Video: How We Use TV to Teach a Second Language

Language Learning DVDs for kids are just fantastic these days! Many of them teach children basic expressions and concepts in fun and engaging ways!  However, it can be difficult to get your older child to watch one of these language learning DVDs more than one or two times – especially  if your child desperately wants to watch a Disney flick or a popular Nickelodeon TV show. 

How can you turn Disney or Dora into a second language opportunity? Show them the movie in that second language! 

It sounds easy right? Just pop in a DVD that has a language track in your chosen second language and off you go! Your kid will be spouting off Chinese or Spanish by the time the credits roll at the end of the show. Not so. It may take a while for your child to “get it” — meaning get the idea that the show that they used to watch in your native language is now being dubbed in a different language. The Language Playground™ has developed a method for introducing content and language in a way that solidifies meaning behind the images that they see on the screen. 

Don’t get us wrong – you don’t have to do this for every TV program that your kiddo watches in a second language — that can be exhausting! Just pick and choose the parts of this process that work for you and your family. 

Here is our process: 

1. Reading in your native language: Read a book in your native language that is based on the film that you are about to show your children

2. Watching in your native language: Have your children watch the show in your native language

3. Reading in a Second Language: Have your children listen to the book being told in a second language

4. Watching in the Second Language: Have your child watch the show in your second language choice with the book on his lap so that he can follow along. Only allow your children to watch the movie in your second language choice going forward.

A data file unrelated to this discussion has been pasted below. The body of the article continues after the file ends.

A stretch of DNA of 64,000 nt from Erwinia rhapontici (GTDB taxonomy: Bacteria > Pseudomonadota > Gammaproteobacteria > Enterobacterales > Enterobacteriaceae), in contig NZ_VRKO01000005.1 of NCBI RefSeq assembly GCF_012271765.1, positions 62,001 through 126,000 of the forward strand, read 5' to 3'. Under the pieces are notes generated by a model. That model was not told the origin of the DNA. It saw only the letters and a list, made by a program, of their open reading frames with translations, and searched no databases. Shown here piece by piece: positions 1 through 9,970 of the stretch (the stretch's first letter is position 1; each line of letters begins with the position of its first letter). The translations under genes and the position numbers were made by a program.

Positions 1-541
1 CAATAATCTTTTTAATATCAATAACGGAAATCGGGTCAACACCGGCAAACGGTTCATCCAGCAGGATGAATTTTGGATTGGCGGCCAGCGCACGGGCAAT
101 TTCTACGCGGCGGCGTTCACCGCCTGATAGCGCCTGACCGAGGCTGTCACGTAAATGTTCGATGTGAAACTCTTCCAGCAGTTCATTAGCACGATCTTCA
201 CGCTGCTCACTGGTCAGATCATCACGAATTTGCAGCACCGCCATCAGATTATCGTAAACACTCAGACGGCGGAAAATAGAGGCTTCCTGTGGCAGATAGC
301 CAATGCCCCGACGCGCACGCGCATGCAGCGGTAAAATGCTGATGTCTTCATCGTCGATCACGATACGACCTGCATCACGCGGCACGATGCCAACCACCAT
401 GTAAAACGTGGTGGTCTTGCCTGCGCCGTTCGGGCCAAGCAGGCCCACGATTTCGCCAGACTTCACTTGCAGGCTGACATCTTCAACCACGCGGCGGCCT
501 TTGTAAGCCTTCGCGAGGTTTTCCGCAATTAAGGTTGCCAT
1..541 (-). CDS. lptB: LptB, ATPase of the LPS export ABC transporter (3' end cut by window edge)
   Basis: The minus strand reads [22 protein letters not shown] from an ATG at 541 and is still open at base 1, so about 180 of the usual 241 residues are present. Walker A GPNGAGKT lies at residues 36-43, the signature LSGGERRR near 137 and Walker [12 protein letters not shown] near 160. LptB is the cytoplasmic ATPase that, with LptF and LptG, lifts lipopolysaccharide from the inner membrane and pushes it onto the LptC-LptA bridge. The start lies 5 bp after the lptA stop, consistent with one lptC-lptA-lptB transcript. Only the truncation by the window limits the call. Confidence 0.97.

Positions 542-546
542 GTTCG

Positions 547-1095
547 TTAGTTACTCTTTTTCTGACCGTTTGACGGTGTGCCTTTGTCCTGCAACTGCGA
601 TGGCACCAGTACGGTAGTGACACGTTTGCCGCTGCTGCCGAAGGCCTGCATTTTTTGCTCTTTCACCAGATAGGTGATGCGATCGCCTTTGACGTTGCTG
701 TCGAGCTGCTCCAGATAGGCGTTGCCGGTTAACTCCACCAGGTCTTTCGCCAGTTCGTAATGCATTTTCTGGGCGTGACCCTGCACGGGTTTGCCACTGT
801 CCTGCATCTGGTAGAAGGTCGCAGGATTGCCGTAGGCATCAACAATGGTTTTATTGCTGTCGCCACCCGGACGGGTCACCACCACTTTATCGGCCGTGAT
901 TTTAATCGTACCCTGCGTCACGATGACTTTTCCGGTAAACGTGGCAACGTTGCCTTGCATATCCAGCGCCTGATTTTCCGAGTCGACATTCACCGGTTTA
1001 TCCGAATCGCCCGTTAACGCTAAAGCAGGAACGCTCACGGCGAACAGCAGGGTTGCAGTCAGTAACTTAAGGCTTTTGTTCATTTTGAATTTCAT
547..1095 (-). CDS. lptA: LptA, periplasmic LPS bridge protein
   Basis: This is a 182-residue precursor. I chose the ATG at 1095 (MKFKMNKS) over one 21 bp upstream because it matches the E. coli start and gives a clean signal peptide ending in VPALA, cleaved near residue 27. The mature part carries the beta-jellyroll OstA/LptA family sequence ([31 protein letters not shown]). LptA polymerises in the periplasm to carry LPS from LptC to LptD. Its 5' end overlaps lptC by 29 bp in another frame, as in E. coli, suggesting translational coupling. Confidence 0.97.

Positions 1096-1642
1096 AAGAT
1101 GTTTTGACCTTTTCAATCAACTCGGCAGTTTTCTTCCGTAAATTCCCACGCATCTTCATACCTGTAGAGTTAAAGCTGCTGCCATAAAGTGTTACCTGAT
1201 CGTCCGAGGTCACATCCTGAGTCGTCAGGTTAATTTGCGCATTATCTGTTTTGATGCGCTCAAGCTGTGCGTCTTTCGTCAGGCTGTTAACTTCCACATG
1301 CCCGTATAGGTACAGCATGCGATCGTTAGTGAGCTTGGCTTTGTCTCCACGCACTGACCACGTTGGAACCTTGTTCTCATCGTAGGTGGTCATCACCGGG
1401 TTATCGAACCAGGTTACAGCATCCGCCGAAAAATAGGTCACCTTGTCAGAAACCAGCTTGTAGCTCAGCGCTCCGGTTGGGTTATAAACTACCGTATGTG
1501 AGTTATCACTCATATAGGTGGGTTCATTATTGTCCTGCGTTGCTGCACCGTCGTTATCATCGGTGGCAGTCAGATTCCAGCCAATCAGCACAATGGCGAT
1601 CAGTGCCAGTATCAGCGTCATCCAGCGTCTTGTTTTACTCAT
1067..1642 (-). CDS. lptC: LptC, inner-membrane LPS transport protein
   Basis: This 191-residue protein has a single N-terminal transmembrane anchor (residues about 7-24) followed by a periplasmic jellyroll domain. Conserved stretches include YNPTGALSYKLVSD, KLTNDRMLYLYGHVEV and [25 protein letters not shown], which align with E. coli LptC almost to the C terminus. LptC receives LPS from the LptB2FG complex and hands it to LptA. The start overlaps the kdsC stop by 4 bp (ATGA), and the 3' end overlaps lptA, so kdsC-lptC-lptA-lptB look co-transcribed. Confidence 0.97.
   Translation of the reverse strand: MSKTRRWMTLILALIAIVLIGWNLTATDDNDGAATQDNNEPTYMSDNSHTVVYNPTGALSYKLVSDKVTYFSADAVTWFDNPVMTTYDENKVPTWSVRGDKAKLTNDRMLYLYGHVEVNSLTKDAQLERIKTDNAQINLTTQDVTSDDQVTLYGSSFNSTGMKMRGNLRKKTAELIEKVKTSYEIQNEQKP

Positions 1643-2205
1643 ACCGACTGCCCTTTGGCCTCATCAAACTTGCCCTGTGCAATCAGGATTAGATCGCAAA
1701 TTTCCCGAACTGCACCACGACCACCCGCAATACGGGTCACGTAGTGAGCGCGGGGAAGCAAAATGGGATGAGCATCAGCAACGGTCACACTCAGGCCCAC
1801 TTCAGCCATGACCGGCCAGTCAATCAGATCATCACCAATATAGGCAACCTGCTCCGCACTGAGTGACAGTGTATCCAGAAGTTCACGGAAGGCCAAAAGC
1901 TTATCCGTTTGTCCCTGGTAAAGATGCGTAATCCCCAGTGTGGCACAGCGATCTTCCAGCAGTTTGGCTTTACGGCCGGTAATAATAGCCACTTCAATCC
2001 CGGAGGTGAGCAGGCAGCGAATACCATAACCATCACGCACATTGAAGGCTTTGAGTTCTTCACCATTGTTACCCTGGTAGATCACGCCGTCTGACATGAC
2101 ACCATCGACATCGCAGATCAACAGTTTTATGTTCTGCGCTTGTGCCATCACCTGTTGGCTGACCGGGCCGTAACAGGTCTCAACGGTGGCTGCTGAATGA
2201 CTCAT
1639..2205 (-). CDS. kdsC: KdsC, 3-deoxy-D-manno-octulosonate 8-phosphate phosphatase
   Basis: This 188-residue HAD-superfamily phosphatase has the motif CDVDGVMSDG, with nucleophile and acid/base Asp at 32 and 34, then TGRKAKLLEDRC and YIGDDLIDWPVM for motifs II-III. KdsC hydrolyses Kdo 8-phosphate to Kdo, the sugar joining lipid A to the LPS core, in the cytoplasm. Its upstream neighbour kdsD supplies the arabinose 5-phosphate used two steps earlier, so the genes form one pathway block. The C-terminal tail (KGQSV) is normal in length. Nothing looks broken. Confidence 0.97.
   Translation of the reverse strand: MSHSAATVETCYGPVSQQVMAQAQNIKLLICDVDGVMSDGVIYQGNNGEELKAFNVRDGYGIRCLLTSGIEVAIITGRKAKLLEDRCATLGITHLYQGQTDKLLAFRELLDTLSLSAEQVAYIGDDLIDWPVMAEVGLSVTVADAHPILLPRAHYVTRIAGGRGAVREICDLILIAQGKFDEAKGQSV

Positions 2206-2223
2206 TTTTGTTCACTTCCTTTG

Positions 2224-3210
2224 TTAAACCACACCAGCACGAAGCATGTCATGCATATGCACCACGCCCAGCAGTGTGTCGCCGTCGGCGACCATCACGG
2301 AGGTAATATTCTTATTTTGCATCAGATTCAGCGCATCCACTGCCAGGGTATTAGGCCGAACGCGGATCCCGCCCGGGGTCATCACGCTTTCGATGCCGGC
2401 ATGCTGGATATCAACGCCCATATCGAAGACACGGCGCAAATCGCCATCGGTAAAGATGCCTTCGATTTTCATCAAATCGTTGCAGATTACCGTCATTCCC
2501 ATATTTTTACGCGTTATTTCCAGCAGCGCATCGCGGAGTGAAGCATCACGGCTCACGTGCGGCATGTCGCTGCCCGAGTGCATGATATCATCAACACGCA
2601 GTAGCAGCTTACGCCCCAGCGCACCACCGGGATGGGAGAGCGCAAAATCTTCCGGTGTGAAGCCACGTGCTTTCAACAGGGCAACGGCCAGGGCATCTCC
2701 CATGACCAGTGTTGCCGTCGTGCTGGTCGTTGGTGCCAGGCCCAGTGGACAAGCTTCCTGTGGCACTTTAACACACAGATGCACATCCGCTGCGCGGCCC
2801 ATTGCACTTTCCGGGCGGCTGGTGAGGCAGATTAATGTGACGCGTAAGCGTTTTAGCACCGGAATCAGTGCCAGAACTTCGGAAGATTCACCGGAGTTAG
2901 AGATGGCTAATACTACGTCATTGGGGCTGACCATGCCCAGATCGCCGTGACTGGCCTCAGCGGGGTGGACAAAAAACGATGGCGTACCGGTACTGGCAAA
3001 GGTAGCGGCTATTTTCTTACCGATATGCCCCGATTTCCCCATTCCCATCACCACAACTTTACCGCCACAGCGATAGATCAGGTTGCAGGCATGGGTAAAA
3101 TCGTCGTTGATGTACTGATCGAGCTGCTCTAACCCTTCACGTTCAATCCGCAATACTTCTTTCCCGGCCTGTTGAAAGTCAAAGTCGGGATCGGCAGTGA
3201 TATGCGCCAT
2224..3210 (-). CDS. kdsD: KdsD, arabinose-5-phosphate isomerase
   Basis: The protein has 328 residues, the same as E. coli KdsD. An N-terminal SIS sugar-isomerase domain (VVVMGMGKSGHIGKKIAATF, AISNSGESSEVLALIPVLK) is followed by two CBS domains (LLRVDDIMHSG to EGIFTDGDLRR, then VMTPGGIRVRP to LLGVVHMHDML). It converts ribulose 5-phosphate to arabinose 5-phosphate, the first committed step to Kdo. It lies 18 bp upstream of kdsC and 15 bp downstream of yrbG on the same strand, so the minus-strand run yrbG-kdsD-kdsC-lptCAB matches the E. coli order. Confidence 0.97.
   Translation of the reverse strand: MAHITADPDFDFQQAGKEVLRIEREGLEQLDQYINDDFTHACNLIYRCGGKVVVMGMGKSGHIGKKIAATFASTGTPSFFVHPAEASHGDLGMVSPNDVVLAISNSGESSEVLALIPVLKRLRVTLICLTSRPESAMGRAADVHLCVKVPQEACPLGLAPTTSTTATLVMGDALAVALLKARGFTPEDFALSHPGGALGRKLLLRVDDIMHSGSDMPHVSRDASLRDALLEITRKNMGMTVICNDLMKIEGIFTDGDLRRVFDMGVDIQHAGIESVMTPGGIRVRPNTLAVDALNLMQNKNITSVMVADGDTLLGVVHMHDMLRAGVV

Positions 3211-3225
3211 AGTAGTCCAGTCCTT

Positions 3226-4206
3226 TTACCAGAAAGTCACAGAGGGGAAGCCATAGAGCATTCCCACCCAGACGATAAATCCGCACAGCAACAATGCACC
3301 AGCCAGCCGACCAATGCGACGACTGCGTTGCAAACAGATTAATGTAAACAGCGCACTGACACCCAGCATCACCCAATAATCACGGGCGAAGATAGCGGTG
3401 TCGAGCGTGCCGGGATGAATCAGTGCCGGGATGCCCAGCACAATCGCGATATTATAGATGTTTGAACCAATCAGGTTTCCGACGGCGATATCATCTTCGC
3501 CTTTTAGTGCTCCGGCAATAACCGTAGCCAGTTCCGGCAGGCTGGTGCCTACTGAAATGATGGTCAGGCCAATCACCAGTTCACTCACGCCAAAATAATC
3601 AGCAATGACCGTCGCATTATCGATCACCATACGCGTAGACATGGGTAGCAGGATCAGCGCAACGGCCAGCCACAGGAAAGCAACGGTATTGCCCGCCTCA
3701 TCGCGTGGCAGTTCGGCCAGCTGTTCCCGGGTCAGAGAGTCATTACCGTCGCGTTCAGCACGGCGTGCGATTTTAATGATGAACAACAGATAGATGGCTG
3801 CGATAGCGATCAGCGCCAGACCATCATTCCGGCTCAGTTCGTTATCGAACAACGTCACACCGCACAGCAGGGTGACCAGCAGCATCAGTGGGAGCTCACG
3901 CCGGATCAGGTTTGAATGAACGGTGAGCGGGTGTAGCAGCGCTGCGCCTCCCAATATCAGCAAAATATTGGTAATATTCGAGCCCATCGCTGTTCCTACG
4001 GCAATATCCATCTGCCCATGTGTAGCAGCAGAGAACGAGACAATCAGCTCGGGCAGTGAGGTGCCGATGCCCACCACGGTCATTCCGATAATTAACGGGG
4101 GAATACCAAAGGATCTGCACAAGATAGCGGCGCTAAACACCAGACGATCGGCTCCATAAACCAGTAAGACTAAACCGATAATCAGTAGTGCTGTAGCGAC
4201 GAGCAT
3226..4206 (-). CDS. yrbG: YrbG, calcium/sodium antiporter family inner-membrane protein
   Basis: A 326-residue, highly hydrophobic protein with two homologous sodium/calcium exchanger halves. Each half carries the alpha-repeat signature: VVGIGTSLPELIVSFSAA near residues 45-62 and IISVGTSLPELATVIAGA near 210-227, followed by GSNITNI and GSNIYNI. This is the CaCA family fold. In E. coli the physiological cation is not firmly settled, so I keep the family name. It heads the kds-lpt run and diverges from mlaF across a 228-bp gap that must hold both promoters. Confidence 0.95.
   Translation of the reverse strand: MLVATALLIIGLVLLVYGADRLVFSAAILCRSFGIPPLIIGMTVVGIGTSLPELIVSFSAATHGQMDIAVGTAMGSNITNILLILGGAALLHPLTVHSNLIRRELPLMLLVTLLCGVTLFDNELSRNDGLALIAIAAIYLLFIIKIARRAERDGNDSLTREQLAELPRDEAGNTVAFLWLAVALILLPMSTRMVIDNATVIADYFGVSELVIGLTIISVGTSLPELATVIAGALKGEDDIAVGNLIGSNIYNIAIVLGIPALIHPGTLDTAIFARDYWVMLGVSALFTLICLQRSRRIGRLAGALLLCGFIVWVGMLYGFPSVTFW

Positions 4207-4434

5. Testing: A great way to test your child’s knowledge of the program is to put on the subtitles (if you don’t speak the language yourself) and see if he knows what is being said in the film. 

  • If your child can’t yet read: put on the subtitles and ask him to tell you what is said in each scene. You can pause it screen by screen to see if your child understood the dialogue. Don’t do this for the whole film as your child will get frustrated and won’t want to “play this game” but if you do it sporadically throughout the show, it can be fun for both of you! 
     
  • If your child can read: put on the subtitles and make a little card that enables you to block out the words at the bottom of the screen. Position yourself next to the TV so that you can see the subtitles but your child cannot. Again, don’t do this for the whole film, but if you do it sporadically throughout the show, your child may enjoy this challenge!  

How do I get movies that are dubbed in my second language choice? 

It is getting much easier to get DVDs in many languages. Many popular movies and TV shows are now offered in multiple languages — even recently released DVDs.  

FOR CHINESE LEARNERS: Finding popular shows in Mandarin can be a bit more challenging than French or Spanish, but we found a fantastic website where we buy all of our DVDs! Check out http://www.asianparent.com for a HUGE selection of popular American and Chinese animated DVDs, books, workbooks and games! Check out additional DVD recommendations by clicking on the Chinese flag below. 

FOR SPANISH LEARNERS: Spanish tracks are already built into many popular DVDs (especially the collectors’ editions). Click on the Spanish flag for our recommended list of Spanish DVDs for children. 

FOR FRENCH LEARNERS: French tracks are already built into many popular DVDs (especially the collectors’ editions). Click on the French flag for our recommended list of French DVDs for children. 

FOR ESL or EMERGING ENGLISH READERS:  Click on the English flag for our recommended list of English DVDs for children. 

    

    

Filed Under: Posts with Videos, TV as a Tool

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